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  Chopping Mortises – A Quick Tutorial  by Bob Smalser 1 of 2  


In a small response to years of subtle but predatory marketing on PBS that has newcomers asking about mortising machines for their early projects, I prepared a short primer this morning in the shop to answer a younger man’s question.  The entire session, including stock preparation and photography, took 30 minutes.  The actual mortise chopping took 4 minutes, and I wrote this up on my lunch break.

First, you need mortise, not paring chisels.  These are Japanese chisels that I bought from Highland Hardware when they first opened more than 2 decades ago to replace the badly worn family ones.

Note the flat bevels in the photo; not hollow ground and no secondary bevel. These are laminated blades designed for striking, and they come in the exact width of your intended mortise, ¼, 3/8, and ½ inches.

Also note that the backs are hollow ground to facilitate easy flattening as you hone them during their life. You can see the hollow above the edge.

 Their bevels should be touched up on the hone every time you use them; your stones ready for use should be a permanent fixture on a corner of your bench. Honing these is easy; just index the flat bevel on the stone.  You also need to hone the back dead flat, and I also hone the sides lightly on the fine stone to remove any burrs.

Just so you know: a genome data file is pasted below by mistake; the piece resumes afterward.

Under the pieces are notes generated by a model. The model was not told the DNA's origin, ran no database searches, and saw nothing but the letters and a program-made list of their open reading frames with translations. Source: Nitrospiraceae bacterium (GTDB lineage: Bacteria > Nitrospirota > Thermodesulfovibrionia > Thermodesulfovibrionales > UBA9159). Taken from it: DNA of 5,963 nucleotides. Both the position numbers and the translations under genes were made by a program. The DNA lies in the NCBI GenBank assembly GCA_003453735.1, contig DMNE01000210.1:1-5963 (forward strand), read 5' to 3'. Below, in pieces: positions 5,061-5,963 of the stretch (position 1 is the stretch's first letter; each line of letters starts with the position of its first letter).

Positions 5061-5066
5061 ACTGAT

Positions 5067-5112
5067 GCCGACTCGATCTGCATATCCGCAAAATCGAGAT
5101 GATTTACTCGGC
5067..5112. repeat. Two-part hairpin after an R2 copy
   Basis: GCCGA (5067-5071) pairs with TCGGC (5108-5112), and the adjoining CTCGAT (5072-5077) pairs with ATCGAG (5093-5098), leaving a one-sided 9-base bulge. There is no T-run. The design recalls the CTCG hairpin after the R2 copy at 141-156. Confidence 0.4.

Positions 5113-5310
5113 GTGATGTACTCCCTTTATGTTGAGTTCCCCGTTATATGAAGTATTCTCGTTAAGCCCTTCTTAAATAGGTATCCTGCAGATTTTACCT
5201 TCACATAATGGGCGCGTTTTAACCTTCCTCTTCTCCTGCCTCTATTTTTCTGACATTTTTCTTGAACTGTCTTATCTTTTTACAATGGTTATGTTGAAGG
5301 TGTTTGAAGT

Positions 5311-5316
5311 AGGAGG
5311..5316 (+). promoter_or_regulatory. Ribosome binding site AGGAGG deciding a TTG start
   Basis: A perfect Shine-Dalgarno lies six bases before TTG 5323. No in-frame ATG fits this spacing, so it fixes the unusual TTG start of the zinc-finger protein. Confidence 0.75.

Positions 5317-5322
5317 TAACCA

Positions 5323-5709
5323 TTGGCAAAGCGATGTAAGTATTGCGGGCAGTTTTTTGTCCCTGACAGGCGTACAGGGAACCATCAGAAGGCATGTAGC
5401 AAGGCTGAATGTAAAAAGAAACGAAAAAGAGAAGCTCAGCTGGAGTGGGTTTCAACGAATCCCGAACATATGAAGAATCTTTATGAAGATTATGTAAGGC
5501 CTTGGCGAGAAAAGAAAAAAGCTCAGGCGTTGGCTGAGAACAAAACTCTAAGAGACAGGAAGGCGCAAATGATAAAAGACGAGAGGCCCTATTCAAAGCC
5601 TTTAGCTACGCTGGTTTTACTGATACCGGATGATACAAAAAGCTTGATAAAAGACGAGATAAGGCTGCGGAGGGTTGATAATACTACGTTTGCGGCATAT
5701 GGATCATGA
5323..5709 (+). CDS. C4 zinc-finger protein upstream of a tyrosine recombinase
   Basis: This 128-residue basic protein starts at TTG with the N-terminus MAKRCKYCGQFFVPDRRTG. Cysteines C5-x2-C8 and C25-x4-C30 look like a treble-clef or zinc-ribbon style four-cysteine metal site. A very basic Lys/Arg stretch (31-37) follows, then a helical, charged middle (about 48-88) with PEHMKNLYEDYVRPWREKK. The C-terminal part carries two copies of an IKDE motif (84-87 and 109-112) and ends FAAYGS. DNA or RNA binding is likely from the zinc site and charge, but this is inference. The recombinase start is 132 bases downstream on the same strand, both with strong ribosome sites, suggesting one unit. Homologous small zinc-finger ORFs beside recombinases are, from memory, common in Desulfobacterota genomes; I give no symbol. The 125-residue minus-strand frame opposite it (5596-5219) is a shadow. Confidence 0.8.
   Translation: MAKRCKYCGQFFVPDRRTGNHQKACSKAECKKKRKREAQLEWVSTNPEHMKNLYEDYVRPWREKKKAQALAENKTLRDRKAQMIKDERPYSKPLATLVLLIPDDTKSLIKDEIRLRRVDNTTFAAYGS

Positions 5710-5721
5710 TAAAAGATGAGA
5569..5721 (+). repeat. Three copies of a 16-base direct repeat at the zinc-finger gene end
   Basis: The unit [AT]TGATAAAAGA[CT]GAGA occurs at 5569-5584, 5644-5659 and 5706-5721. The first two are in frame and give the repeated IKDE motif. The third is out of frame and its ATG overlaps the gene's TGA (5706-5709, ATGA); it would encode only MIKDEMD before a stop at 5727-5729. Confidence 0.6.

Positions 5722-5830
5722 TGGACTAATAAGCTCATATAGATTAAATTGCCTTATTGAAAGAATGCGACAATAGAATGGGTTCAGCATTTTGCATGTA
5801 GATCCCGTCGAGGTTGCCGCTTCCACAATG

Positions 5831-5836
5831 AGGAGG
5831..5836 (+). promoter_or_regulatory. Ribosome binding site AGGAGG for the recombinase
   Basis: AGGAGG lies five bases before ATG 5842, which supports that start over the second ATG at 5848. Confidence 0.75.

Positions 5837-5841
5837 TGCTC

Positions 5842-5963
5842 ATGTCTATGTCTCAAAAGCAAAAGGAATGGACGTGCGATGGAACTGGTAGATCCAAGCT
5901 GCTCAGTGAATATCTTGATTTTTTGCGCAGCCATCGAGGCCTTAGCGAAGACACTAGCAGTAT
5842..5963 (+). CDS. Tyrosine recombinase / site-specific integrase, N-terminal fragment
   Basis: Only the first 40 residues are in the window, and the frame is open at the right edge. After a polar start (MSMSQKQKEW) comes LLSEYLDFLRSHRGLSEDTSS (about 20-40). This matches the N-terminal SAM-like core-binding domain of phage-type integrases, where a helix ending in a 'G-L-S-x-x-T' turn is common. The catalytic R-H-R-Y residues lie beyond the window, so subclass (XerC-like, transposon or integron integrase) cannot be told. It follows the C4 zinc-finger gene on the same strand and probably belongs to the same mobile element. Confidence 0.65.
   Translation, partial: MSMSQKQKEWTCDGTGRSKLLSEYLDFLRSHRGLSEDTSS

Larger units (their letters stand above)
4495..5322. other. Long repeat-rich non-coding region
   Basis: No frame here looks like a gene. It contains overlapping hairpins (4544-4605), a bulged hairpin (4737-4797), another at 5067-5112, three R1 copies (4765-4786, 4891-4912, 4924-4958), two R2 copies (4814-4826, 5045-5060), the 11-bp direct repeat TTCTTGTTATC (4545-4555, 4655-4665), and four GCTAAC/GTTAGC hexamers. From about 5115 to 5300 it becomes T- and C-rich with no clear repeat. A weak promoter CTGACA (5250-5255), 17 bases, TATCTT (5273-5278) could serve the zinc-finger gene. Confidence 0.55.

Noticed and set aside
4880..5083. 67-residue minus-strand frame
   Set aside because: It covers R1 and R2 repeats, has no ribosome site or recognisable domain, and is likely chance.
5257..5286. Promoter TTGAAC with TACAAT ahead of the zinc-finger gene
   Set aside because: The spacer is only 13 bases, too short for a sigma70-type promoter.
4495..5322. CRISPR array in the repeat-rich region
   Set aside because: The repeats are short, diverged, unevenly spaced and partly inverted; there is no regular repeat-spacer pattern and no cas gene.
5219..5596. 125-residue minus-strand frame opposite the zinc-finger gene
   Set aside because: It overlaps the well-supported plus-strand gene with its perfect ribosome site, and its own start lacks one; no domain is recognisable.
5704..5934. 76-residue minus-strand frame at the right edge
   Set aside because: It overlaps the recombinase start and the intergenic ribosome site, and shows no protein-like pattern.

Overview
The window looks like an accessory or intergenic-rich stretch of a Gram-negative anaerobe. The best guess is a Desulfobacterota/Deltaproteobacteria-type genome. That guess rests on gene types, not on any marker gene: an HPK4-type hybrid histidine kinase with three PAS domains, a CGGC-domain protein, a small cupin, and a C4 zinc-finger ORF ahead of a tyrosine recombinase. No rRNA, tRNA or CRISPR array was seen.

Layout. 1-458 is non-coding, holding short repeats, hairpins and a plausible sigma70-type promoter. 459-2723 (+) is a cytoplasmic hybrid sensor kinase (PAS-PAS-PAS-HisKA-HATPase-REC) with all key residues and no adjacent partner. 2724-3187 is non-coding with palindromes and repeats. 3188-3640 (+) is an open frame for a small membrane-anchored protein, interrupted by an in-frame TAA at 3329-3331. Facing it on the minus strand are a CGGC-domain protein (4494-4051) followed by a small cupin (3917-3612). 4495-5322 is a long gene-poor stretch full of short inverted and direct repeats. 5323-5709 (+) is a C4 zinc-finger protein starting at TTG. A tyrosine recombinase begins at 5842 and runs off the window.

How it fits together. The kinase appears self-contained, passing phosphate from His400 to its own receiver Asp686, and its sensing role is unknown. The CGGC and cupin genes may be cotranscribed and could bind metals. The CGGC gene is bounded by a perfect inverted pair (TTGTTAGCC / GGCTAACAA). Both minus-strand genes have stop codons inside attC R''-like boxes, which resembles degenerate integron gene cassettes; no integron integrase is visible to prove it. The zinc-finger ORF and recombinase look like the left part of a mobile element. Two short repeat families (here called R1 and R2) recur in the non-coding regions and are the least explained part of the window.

I use a set of 4 Arkansas stones all the way to the finest “black” grade, but you can use what you normally sharpen with.  I wiped the oil off the stone and chisel for clarity; don’t hone them dry or the stone’s pores will clog.


I do a final stropping on the stitched muslin wheel with Knifemaker’s Green Rouge. Hard felt wheels are the best for this, but they are expensive.

I lay out the mortises on the prepared stock to match my chisel.  First, the mortise gage double tines are set to the width of this half-inch chisel.  Then the mortise gage fence is set for mortise location on the stock, and lines scratched. 

Want to have the mortises dead center?  Simple, just run the fence down the other face of the stock, compare the marks, and adjust the fence until the marks are identical.

It’s a simple matter to mark your mortise width with try square and marking knife. I’ll cut a simple blind double mortise and have used a pencil to make the lines clear in the photograph.  You need to leave your pencils in the drawer for this and other joinery marking, as they are insufficiently precise.

Index your mortise chisel plumb in the end knife cut, and strike with a wood mallet. Do all four ends.


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